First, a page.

If you always check the model first you hit 2 birds with 1 stone, if it's not on the model then it's in the table. I wouldn't consider this a bad thing. Whether it's on the model or in the database you still check the model. Plus its easier to check the model than the database usually so yeah. Just check the model. If it's not on the model then its not a computed property and its instead a column on the database.

If you want to define additional field info that can't be defined in DB schema (e.g. validation or something like that), there is nowhere for that.

Why not? Firstly, many of these types of ORM's have hooks that you can tie into like saving or creating. Validation can be done here perfectly fine. Also, validation doesn't have to be at the model level. I can just as easily validate incoming data before I do anything with models. I do this at the controller / business logic to validate all incoming data pretty easily.

So I'm genuinely curious why this design would be considered an advantage. I always thought that the Rails design was just a quirk of how DHH like to develop.

I don't think its a quirk since it's actually a pretty validated design. Laravel itself has been doing it extremely successfully and after using both Django and Laravel (I used Django style first) I much prefer the Laravel style (which is the same Orator and this style above).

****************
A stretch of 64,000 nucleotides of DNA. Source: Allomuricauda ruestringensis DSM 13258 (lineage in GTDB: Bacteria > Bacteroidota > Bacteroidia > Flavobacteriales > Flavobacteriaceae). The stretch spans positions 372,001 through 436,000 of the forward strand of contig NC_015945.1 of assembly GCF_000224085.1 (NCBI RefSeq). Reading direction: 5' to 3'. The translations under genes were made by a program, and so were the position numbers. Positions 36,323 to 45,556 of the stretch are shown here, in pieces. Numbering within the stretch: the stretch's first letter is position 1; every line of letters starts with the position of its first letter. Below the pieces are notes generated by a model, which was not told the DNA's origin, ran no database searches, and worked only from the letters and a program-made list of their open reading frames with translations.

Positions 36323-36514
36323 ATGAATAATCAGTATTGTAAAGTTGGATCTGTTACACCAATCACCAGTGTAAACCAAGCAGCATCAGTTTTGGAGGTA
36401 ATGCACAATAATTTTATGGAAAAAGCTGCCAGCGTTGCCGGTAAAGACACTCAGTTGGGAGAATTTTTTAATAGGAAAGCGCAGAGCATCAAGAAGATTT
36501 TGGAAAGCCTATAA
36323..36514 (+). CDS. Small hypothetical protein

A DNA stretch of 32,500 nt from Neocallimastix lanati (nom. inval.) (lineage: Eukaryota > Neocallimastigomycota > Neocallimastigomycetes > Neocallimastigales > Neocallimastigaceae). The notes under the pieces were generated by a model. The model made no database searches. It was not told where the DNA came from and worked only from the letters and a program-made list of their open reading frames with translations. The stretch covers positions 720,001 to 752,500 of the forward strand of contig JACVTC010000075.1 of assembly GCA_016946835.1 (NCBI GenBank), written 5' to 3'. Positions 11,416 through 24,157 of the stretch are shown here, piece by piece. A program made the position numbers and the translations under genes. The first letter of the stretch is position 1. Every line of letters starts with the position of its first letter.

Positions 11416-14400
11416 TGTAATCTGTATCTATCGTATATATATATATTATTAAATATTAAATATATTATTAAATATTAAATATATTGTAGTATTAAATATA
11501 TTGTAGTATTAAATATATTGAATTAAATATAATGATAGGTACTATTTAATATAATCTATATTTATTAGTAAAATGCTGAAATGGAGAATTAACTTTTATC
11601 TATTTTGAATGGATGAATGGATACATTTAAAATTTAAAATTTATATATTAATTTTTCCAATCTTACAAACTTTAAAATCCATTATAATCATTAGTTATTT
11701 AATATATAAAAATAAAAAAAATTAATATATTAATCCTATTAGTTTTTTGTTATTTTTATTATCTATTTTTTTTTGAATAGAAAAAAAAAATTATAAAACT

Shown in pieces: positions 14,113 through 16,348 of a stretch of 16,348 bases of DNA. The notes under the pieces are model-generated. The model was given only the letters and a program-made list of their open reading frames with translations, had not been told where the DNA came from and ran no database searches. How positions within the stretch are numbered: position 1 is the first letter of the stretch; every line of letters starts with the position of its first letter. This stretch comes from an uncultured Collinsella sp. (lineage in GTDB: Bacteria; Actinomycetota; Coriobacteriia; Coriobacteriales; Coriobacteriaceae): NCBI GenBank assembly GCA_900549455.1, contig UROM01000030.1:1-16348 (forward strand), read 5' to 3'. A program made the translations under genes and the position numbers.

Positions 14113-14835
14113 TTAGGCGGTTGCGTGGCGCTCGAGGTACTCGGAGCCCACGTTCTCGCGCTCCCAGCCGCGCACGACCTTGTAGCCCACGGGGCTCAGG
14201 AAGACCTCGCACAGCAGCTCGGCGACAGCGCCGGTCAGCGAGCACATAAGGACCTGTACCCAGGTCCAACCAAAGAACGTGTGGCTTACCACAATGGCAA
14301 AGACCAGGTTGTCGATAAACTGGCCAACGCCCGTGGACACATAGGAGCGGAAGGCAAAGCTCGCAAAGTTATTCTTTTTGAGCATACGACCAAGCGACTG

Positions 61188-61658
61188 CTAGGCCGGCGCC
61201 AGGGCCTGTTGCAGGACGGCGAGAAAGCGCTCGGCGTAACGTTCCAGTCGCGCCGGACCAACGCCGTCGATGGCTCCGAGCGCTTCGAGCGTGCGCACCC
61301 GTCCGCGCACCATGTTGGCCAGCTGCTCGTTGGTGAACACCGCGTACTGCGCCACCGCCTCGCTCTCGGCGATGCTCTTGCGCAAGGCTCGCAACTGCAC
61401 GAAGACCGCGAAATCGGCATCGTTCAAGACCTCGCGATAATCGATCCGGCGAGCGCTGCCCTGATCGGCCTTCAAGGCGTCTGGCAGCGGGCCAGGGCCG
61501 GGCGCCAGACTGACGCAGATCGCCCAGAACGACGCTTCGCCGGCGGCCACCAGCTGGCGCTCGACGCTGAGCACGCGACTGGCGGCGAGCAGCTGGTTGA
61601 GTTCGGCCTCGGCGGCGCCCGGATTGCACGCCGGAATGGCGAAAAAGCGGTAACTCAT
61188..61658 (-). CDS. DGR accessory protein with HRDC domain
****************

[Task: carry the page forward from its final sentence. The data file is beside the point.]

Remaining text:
I think one of the biggest advantages is a lot of the time on projects, especially in corporations, you are using an existing database. This is the perfect advantage for this type of ORM because with something like Django you need to recreate the entire schema in Python anyway. Yes, there have since been tools to aid in this like database inspection tools to create Python schemas for you but that seems more like an afterthought to me.

I think you should use both systems and experience it for yourself. If you prefer the Django or SQLalchemy way more than more power to you. People have preferences and I fully understand that and that is ok.

 

I agree that this project is interesting and I do like some design considerations.

One design I greatly dislike though is the models. I remember when Django and Rails were first gaining popularity and many of my friends pointed out how cool it was that Rails could infer your model properties from the database schema. As I've gained more experience though I've come to realize that this can be quite annoying and even in some cases dangerous. I very much consider the explicit Django model a plus and would avoid this dynamic ORM.

Interesting work though.

 

i'm curious, why is it annoying? and why do you think it's dangerous?

 

Great intro article. It has piqued my interest.

 
 

Interesting work, I have two questions!
1 - Why was it called "Masonite"?
2 - do not consider him a technical question, only considered a philosophical question, why created "Masonite"

Thanks <3

 

Will there be a 'django-rest-framework' alternative in Masonite ?
If yes
I am going all over Masonite 😋😋🔥🔥🔥

 

Yes. There is already the beginnings of ones people are already using called Masonite API and can be found in the docs

code of conduct - report abuse